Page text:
Tunisian president Beji Caid Essebsi turned 90 as he opened Tunisia’s 2020 conference on November 29. The conference aimed to attract $60 billion in foreign investment in Tunisia. Since the Jasmine Revolution, in 2011 around 500 foreign companies have left Tunisia due to disruption caused by protests and sit-ins.
Tunisia 2020, which ran from November 29-30, was an attempt to reboot foreign investment in Tunisia. Foreign investment fell from $3.5 billion in 2010 to $2 billion in 2015. In his opening speech, Essebsi said, “Tunisia has been passing through a very particular phase and requires a level of support that it would not normally need.”
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2020 was not Tunisia’s first attempt at luring international investors. In 2014, Tunisia hosted ‘Invest in Tunisia’ which failed to seduce foreign investors.
A new investment law was passed in September to make foreign investment in Tunisia easier. The law will relax bureaucracy and ease restrictions on transferring funds out of Tunisia. Under the new law, foreign companies will enjoy tax-free profits on major projects for 10 years.
Tunisia has been crippled by strikes over the past five years. In September, Tunisia’s Grand Mufti Sheikh Othman Battikh controversially spoke out, calling for an end to protests and sit-ins. Every sector of the workforce from teachers and taxi drivers to lawyers has resorted to strikes. The Tunisian General Labour Union (UGTT) called for a general strike on December 8 against proposed wage freezes in the 2017 budget.
The Tunisian economy was dealt a sharp blow by terrorist attacks in 2015. Tourism slumped following 20 deaths at the Bardo Museum and 37 tourists losing their lives in the Sousse beach massacre.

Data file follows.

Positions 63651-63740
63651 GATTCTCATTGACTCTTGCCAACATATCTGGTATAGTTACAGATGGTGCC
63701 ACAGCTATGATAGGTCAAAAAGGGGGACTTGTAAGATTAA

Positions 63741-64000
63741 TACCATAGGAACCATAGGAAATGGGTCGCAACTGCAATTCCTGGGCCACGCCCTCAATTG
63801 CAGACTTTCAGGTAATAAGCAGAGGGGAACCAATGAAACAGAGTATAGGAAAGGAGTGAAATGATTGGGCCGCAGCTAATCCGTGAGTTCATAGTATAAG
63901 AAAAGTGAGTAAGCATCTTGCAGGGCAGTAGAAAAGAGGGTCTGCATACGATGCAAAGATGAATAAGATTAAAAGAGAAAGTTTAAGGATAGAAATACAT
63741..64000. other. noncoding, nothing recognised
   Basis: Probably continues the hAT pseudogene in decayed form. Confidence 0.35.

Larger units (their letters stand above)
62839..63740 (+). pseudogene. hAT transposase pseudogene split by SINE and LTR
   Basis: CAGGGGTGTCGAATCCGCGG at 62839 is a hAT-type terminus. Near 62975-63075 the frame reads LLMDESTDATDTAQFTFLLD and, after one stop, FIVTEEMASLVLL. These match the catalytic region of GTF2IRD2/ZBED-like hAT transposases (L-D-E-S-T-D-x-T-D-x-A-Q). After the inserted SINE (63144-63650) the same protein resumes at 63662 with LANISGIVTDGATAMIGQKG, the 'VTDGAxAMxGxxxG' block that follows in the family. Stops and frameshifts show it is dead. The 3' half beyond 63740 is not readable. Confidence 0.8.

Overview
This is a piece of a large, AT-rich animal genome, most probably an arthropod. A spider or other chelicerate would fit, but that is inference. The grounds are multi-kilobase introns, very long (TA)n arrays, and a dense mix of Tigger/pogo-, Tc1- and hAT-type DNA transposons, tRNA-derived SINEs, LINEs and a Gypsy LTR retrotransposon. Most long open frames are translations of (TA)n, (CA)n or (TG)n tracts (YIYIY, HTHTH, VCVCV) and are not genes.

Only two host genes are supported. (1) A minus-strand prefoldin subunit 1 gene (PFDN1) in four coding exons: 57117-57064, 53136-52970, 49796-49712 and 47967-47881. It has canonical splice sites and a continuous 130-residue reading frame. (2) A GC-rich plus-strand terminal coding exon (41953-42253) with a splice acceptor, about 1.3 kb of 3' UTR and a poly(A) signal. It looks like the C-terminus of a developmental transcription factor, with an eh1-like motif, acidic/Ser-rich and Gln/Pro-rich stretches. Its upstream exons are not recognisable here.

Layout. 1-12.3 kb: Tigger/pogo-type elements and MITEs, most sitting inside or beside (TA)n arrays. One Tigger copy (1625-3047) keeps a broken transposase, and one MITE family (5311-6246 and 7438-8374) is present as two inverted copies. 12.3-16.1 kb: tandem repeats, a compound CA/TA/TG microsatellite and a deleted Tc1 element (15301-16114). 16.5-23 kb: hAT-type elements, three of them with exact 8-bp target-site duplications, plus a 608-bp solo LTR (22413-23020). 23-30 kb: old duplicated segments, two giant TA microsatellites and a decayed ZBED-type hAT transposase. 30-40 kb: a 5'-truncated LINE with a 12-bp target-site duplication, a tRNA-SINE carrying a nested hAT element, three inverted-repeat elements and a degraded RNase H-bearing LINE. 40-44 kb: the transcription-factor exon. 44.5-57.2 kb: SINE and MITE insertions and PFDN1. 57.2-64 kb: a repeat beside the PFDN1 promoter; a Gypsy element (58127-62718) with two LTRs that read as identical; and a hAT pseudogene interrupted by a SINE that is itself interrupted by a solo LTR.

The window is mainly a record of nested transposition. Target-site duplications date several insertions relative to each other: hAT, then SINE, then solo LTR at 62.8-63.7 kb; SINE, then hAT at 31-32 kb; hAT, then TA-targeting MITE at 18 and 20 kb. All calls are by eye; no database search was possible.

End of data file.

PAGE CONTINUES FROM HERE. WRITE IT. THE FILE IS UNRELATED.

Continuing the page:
The Tunisian Government declared a state of emergency in November 2015 following a suicide attack on a bus in Tunis. The state of emergency has continued and will be in place until January 19, 2017.
The first day of the conference saw $8 billion pledged in loans and aid. The funds came from regional and western partners including France, Canada, Qatar, Kuwait, Switzerland, Turkey and Saudi Arabia.
Much of the funding came in the form of loans rather than the desired investment. According to economic analyst Ezzedine Saidane, “A large amount were for loans for projects. We didn’t hear that much about investments.” Saidane added, “Loans are fine but they are also going to deepen Tunisia’s debt.” Tunisia’s investment minister Fadhel Abdelkefi agreed, “We don’t need loans as much as we need investments.”
2020 showcased two olive oil projects seeking investment: €7 million was sought to fund a project which would bring much-needed jobs to Kasserine. The enterprise would produce organic and non-organic olive oil. Funding would be used to plant 100 hectares of olive trees and build a modern processing and packaging unit.
A second project aimed at promoting Tunisian olive oil to international markets sought €80 million to plant 10,000 hectares of olive groves and build a processing and packaging unit. This business would create 2,500 jobs in Beja, Bizerte, Jendouba, Kasserine, Le kef and Siliana.
Unemployment in Tunisia stands at around 15.5 percent with higher rates among youths and in rural areas.
Tunisia 2020 was attended by heads of states, international institutions and business people from 70 countries. The conference aspired to promote Tunisia as an attractive business destination and bring in funding for investments.
Essebsi became Tunisia’s first freely elected president in December 2014. His election raised concerns among many that Tunisia would return to the old establishment. Essebsi had served under ousted president Ben Ali and held the position of Interior Minister during Habib Bourghiba’s presidency.
Essebsi became the third oldest head of state in the world during Tunisia 2020. It remains to be seen if the conference attracted enough new foreign investment in Tunisia to get the country back on its feet.